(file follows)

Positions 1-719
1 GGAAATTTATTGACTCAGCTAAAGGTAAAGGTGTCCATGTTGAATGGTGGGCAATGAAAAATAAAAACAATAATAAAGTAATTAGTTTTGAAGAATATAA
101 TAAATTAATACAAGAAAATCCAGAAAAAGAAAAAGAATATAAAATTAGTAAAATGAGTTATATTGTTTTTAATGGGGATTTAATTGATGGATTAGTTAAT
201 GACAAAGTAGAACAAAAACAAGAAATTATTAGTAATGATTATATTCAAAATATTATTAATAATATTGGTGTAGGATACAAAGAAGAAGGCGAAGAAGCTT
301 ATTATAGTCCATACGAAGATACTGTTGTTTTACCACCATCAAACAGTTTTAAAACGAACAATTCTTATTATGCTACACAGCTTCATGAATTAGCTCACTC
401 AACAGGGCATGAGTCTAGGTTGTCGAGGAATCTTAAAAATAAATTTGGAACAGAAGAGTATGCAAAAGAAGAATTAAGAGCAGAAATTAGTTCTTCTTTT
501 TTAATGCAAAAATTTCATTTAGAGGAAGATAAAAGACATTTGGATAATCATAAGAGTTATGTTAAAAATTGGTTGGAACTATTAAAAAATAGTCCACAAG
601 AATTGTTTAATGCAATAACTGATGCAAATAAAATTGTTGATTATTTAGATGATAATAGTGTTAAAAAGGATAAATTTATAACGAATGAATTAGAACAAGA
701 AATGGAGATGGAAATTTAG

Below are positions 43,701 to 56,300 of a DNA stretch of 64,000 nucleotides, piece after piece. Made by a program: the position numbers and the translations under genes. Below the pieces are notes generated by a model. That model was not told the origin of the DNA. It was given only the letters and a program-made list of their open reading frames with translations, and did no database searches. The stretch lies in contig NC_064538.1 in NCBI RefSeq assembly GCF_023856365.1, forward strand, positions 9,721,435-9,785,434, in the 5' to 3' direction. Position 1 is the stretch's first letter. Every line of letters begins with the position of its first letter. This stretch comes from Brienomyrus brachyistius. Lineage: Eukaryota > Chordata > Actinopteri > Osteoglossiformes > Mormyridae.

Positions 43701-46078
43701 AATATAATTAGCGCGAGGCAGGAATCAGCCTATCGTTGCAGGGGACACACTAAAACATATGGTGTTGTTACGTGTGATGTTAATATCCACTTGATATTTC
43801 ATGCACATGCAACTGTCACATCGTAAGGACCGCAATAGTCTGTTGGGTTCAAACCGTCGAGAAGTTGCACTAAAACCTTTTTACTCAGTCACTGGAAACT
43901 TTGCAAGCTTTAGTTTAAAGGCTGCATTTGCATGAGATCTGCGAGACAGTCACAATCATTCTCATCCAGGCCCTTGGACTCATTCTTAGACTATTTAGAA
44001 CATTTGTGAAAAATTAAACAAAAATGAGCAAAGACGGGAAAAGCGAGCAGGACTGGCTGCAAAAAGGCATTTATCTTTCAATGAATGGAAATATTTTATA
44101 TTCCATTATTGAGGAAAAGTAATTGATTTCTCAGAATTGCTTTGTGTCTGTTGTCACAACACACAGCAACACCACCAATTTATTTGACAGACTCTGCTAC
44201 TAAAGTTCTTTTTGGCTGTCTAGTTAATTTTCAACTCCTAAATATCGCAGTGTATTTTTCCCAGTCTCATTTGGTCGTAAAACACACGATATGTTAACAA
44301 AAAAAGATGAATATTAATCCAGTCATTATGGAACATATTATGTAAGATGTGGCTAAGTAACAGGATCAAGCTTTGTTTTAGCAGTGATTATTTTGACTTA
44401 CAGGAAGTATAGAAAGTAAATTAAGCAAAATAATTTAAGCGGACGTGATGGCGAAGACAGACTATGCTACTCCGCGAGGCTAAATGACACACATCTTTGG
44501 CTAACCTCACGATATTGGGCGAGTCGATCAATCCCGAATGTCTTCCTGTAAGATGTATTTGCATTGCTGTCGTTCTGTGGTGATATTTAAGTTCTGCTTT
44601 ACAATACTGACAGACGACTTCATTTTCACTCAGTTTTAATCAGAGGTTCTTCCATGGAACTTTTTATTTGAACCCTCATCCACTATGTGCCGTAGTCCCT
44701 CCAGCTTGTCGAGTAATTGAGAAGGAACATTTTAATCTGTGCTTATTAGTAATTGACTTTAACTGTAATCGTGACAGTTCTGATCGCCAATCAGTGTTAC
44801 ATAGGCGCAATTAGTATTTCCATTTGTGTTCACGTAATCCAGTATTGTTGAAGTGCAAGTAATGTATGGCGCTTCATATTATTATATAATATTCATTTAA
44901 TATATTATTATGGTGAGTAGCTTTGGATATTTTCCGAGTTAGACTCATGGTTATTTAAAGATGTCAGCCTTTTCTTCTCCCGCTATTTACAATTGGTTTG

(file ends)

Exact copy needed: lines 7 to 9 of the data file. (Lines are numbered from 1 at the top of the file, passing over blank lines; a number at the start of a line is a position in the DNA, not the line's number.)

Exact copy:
501 TTAATGCAAAAATTTCATTTAGAGGAAGATAAAAGACATTTGGATAATCATAAGAGTTATGTTAAAAATTGGTTGGAACTATTAAAAAATAGTCCACAAG
601 AATTGTTTAATGCAATAACTGATGCAAATAAAATTGTTGATTATTTAGATGATAATAGTGTTAAAAAGGATAAATTTATAACGAATGAATTAGAACAAGA
701 AATGGAGATGGAAATTTAG